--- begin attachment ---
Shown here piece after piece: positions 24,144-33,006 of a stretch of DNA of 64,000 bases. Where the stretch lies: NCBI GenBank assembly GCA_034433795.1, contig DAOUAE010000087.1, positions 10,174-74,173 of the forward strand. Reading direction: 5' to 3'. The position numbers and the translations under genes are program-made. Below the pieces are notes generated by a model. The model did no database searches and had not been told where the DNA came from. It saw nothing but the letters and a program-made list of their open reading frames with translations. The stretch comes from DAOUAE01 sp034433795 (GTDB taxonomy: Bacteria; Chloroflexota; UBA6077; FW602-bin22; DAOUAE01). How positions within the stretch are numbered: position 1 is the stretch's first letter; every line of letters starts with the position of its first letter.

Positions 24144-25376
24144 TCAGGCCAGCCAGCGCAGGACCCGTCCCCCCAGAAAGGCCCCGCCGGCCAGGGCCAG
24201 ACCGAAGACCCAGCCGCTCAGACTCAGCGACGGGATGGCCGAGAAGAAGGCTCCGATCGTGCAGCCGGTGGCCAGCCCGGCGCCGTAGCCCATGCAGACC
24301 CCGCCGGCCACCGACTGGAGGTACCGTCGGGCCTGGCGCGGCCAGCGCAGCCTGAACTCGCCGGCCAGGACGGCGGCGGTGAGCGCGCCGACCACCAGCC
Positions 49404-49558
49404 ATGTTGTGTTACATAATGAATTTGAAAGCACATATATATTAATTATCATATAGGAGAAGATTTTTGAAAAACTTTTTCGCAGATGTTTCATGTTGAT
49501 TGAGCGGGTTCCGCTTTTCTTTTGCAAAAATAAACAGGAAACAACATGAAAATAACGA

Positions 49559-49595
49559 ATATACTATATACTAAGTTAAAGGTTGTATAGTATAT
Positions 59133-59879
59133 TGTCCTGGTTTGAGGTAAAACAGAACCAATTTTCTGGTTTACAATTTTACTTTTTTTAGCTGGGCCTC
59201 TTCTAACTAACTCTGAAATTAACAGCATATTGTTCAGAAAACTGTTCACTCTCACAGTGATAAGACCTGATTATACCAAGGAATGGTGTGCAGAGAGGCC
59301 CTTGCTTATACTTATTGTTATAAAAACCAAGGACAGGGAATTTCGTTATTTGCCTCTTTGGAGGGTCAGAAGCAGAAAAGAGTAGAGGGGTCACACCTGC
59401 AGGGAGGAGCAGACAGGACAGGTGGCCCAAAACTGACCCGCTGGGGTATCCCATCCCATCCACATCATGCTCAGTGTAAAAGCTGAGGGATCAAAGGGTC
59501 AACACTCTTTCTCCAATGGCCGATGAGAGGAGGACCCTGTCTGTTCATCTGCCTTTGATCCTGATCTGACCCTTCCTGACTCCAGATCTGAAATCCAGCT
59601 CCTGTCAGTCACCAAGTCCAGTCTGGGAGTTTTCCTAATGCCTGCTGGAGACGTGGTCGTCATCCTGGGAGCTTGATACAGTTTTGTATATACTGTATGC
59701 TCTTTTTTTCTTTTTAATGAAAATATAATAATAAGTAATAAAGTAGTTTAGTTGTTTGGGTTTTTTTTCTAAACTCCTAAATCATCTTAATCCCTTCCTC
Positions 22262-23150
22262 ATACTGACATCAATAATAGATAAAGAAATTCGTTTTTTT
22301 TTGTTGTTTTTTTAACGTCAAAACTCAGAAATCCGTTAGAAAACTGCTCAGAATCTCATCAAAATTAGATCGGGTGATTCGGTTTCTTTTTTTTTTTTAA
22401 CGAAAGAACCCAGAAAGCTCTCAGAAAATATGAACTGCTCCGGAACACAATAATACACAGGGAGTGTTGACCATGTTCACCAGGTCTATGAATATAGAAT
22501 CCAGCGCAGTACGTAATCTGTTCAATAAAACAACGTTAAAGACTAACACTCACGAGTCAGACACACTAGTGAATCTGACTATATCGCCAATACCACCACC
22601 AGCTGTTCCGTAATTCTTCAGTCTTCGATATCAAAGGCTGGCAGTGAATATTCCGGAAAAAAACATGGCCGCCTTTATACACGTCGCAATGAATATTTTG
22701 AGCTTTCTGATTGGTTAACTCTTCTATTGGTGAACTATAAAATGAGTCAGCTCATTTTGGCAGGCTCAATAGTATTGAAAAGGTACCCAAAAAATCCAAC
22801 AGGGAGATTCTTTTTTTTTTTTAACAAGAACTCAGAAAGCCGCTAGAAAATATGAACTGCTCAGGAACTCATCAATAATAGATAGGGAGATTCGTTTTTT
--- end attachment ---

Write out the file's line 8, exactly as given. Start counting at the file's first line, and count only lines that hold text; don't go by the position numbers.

49501 TGAGCGGGTTCCGCTTTTCTTTTGCAAAAATAAACAGGAAACAACATGAAAATAACGA